A lot of people who decide to report sexual assault to a friend, family member or legal team are often victim blamed. This means that the survivor is told that what took place is their fault (but we know sexual assault is never the survivor’s fault). If someone is told that their experience is invalid, then they may disregard what took place and believe the false narrative others have created for them. You may realize later in life that what these individuals told you was false, and that you did in fact experience sexual assault but were convinced to blame yourself for what took place.
Common phrases of victim blaming include the following:
“Weren’t you drunk?”
“Are you sure that happened?”
“Maybe it was a misunderstanding.”
Memories Can Be Clouded
When we are put in a stressful or traumatic situation, our bodies enter a mode of survival. You may become so focused on remaining safe that what takes place in the moment becomes less important to pay attention to. In other cases, you may try to block the memories out of your mind because they are simply too painful to re-hash, and when you do go back to think about it you fear you can’t trust your judgment. Overtime, these memories can re-surface, and you may no longer be able to stay in denial or avoid what took place. For more information on this, check out our articles, Why Can’t I Remember a Sexual Assault? and How the Brain is Affected during Trauma.
Managing this new realization can be challenging and overwhelming to take in. Even if what took place happened years ago, your mind is still processing and healing from the information you’ve now discovered. Be gentle with yourself, and know that none of what you experienced is your fault. These are a lot of emotions to unpack, which is why it’s important to be patient during your healing process, and do what is best for your mental health. Below, we provided a few strategies and steps to take after coming to this realization. We also recognize that these aren’t the only reasons one may realize they were sexually assaulted months or years later. If we missed anything you may be feeling, that doesn’t mean what you experienced isn’t valid.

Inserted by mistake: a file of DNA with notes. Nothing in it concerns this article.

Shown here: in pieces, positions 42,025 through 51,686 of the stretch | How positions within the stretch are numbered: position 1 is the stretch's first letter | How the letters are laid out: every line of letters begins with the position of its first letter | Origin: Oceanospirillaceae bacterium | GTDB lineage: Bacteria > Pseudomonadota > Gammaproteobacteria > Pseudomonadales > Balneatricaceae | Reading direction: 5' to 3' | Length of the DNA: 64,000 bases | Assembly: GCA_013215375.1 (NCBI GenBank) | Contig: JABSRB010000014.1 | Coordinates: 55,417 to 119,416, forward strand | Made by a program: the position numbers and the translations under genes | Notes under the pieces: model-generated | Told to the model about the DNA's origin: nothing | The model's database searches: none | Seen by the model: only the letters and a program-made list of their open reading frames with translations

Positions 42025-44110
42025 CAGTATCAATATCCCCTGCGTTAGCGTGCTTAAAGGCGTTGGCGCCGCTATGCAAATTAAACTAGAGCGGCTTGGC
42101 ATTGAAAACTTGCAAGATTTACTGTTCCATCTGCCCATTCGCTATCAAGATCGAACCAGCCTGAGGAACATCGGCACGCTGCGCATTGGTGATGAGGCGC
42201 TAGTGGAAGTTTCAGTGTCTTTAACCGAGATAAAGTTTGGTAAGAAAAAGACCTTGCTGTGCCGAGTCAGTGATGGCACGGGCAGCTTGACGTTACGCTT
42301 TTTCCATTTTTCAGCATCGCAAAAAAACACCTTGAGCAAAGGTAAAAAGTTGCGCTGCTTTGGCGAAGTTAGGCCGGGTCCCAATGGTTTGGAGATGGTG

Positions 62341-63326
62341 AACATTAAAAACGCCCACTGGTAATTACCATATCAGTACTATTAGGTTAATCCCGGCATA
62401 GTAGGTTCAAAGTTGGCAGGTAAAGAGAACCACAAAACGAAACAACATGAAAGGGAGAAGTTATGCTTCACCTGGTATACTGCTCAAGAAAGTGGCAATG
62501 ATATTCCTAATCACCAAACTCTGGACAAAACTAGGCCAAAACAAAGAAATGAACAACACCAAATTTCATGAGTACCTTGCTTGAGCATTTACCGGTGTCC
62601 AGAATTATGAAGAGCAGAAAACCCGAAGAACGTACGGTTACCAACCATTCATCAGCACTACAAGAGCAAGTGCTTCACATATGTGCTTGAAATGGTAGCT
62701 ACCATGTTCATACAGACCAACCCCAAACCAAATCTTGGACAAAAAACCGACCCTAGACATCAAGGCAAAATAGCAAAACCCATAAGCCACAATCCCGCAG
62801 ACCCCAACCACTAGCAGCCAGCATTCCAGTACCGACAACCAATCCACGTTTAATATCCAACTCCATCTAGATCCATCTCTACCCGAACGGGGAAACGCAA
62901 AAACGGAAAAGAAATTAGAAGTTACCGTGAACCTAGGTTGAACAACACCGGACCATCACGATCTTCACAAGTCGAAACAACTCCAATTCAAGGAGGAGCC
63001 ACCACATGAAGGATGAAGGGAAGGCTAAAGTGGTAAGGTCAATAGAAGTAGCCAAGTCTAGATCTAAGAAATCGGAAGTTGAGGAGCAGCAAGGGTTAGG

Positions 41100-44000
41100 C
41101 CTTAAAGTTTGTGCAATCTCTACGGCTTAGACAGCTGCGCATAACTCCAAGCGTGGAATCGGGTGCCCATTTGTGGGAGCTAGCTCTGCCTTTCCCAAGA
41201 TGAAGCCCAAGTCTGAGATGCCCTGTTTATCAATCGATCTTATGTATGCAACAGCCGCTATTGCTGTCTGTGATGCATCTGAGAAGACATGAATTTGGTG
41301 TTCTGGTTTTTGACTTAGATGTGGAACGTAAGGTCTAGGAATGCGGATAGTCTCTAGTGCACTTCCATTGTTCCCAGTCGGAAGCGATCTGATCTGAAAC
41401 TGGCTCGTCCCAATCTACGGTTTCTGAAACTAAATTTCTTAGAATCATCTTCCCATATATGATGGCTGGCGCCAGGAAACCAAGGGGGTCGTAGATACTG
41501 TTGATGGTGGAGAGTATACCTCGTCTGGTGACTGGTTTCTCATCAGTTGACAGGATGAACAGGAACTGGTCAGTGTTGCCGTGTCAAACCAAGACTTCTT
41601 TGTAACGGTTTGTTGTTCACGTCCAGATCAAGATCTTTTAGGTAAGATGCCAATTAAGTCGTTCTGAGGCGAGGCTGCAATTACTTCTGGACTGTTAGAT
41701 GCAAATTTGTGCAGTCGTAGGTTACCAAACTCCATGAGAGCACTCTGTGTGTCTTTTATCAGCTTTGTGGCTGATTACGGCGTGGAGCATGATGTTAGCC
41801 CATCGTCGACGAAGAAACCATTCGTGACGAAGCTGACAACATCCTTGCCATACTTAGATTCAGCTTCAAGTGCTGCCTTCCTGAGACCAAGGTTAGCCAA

- You shouldn’t have to go through this alone. You deserve to be supported which is why seeking professional help from a mental health expert or someone who specializes in sexual trauma could be beneficial. They could better assist you in understanding why you’re going through this now, and guide you in this time of healing, and the options you have if you want to move forward and report, or take legal action. If money is an issue, the free helplines that are provided below can also be of great aid. If there’s a friend or family member you trust, it can also be beneficial to open up to them about this.
- Express how you feel through journaling if you’re not ready to share what’s happening with a friend, family member or mental health professional. If you want to learn more on this, check out our blog on journaling.
Written by: Taryn Herlich
Resources (NOTE: may be triggering as they discuss sexual trauma)
Free Helpline: https://hotline.rainn.org/online